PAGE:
There’s a scene in Homicide: Life on the Street where Detective Bayliss, discussing the mood of a recently deceased colleague, relates an anecdote about red sauce. In the story, he runs into Detective Crosetti at the supermarket and asks about the correct method for preparing a red sauce for a date he’s trying to impress. Detective Crosetti states that a red sauce is “only garlic, a little diced onion, tomato and maybe a splash of wine.” Detective Bayliss asks, “well, what about all these other recipes – how come they all ask for mushrooms, peppers, this, that and… Steve says, it’s because red sauce has been taken over by the Protestants.”
Religion aside, Detective Crosetti is right – when it comes to red sauce for pasta, as with many things, less is more. This sauce showcases the flavor of the tomato. The sweetness of the olive oil, the savoriness of the garlic, and the herbal and slightly bitter qualities of the oregano and basil, and a little heat from crushed pepper complement the tomato’s qualities perfectly.
Basic Tomato Pasta Sauce
This is the simplest tomato sauce you can make. You can choose from smooth or chunky, but the key is simplicity. If you like, you can vary the sauce to use up diced leftover meats, other vegetables, etc.
4 garlic cloves
1 28 ounce can peeled, crushed, or diced tomatoes, or 1 bottle tomato puree (make sure it’s purely tomato puree)
about 1/4 tsp crushed red chile pepper
1 tsp sugar
1/4 tsp dried oregano
small handful basil leaves
Peel the garlic cloves and slice the clove as thinly as possible.
In a sauce pot, over medium heat, add about 3 tbsp olive oil. When hot, add the garlic and sauté briefly; do not allow it to brown. When you can smell the garlic, lower the heat and stir, cooking for a minute more. Add the tomatoes. Reduce the heat add some crushed red pepper, and simmer, breaking up the whole tomatoes with a wooden spoon. Taste after 15 minutes. If it is too tart, add a little sugar. Add the oregano, and the basil leaves. Season with salt to taste.
This is good as is on cooked spaghetti or short pasta, like penne or rigatoni, with grated Parmigiano-Reggiano cheese, or pecorino romano cheese.
To accompany your pasta, you might like to make some Italian sausage. Fennel seed and garlic are quintessentially Italian flavors that offset the richness of the pork. Don’t be put off by the multiple steps. Once you have made sausage a few times, you will see how quickly the process goes. While the meat freezes before grinding, you can soak and rinse the casings.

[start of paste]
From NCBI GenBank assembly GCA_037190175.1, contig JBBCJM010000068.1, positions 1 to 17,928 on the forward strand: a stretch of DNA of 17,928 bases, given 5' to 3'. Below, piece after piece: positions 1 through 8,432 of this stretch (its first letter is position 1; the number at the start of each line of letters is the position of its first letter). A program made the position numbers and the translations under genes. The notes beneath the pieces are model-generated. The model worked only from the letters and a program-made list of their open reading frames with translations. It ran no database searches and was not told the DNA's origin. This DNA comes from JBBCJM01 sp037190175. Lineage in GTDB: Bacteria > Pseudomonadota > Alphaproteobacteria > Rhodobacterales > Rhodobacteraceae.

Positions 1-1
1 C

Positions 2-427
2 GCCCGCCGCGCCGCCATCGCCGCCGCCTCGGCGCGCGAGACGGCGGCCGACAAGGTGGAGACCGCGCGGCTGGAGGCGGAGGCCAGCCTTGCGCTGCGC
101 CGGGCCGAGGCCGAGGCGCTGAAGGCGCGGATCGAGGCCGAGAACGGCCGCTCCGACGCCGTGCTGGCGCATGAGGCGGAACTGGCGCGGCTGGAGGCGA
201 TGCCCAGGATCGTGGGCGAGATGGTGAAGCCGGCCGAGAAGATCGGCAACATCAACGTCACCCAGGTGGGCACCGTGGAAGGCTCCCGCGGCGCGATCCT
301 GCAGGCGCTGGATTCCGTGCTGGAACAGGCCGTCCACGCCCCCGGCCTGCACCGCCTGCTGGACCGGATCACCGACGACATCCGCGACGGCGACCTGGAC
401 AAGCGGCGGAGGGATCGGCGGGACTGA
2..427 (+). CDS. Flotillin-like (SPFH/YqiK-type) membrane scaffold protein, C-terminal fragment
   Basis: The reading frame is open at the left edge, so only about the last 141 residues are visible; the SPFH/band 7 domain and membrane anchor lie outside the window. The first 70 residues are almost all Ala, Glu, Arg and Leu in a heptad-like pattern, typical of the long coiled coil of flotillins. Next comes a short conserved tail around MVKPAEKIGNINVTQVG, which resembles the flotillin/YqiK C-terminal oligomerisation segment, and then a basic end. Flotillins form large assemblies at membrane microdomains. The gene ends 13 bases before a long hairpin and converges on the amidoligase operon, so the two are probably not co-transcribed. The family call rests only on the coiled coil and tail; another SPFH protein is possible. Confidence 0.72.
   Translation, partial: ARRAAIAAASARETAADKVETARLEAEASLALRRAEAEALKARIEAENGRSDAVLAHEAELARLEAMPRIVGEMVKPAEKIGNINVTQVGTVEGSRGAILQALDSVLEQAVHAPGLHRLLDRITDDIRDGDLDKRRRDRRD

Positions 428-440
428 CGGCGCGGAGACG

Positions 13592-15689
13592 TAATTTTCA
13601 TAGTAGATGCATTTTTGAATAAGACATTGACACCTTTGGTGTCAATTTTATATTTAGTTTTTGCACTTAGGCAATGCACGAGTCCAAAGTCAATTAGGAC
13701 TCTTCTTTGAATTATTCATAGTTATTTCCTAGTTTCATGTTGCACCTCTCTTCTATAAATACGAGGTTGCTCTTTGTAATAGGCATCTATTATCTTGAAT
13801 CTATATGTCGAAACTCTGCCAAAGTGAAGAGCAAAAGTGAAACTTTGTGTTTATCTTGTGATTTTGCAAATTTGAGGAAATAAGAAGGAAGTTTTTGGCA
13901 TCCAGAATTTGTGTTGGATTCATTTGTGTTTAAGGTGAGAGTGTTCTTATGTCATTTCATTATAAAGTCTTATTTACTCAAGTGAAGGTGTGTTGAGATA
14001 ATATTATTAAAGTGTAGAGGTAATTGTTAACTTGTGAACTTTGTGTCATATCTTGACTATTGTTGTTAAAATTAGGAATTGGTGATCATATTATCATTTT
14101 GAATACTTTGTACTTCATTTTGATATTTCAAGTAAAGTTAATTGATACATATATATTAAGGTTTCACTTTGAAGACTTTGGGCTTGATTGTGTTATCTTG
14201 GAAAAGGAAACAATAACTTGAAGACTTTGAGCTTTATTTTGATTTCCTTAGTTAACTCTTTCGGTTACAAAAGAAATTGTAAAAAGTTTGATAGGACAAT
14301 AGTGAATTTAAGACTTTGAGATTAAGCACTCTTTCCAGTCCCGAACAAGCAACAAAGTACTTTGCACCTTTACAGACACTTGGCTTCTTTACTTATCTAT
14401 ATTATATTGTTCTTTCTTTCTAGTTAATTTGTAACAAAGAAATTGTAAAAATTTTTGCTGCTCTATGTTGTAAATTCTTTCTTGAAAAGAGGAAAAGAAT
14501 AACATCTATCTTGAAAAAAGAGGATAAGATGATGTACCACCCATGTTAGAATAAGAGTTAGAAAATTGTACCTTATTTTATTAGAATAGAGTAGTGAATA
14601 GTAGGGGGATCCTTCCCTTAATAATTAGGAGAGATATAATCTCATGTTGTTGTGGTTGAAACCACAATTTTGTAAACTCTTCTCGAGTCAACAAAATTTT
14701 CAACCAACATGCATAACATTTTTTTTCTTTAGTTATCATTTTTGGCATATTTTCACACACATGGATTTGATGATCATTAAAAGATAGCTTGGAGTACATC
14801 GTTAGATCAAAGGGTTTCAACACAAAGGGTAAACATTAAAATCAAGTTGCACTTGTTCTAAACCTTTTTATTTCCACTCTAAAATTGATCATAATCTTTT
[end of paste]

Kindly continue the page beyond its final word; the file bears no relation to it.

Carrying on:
Don’t be tempted to overfill the casings. They will burst – either if you stuff overenthusiastically, or when you cook the sausages as the juices in the meat simmer and produce steam. If they do, the sausages will not be juicy.
Basic Italian Sausage
If you have access to an heirloom pork, like Duroc, Tamworth, or Berkshire, use it. That’s the best, porkiest sausage you’ll taste. Otherwise, be sure to use a porky cut like the picnic, butt, leg, and belly. Avoid the loin and tenderloin when making sausage.
2 lbs pork shoulder WITH the fat cap, or 1 1/2 lb pork shoulder and 1/2 lb pork fat, preferably from the belly. If you are in a position to be frugal, use meaty and fatty pork scraps to sub for any portion of the above
1 tbsp fennel seed
2 tsp Morton’s kosher salt
leaves from 8-10 sprigs thyme
1 tsp fresh oregano leaves
1 tsp black pepper, ground
14 cloves garlic confit, halved
Natural (hog) casings
Toast the fennel seed in a dry pan until just aromatic and grind, not too finely. Combine with the salt, pepper, thyme, and oregano.
Cut the pork shoulder into 1-inch cubes and spread in a single layer on a half sheet pan or a baking tray. You may need more than one tray. Season evenly with the herb and spice blend. Sprinkle the the garlic cloves evenly about.
Freeze the shoulder pieces solid. Also freeze the grinding apparatus. Meanwhile, soak the casings in warm water, and change the water several times. Then rinse the insides of the casings, untangling as you go. Discard or cut the broken parts of casings that burst. Place the casings in a small bowl.
Ready a pan filled with ice cubes and rest a bowl to receive the ground meat over the ice cubes. When frozen, assemble the grinding apparatus and grind the meat quickly, receiving it in the cold bowl. Make sure the product remains as cold as possible. and refrigerate during the next step.
Assemble the stuffing feed tube. Lubricate with water or oil and load the casing onto the tube, pushing as you go. Tie off the end with cotton thread or clip it using a food-safe, clean clip. Begin to load the stuffer and stuff the sausage, easing the casing off the tube as the stuffing comes out. Do not overstuff (as in stuffing the casing too tightly). You may tie it off by twisting the casing as you go (tie it with thread later), or wait until the entire sausage is stuffed and then pinch it off at intervals, twist the casing, and then tie with thread.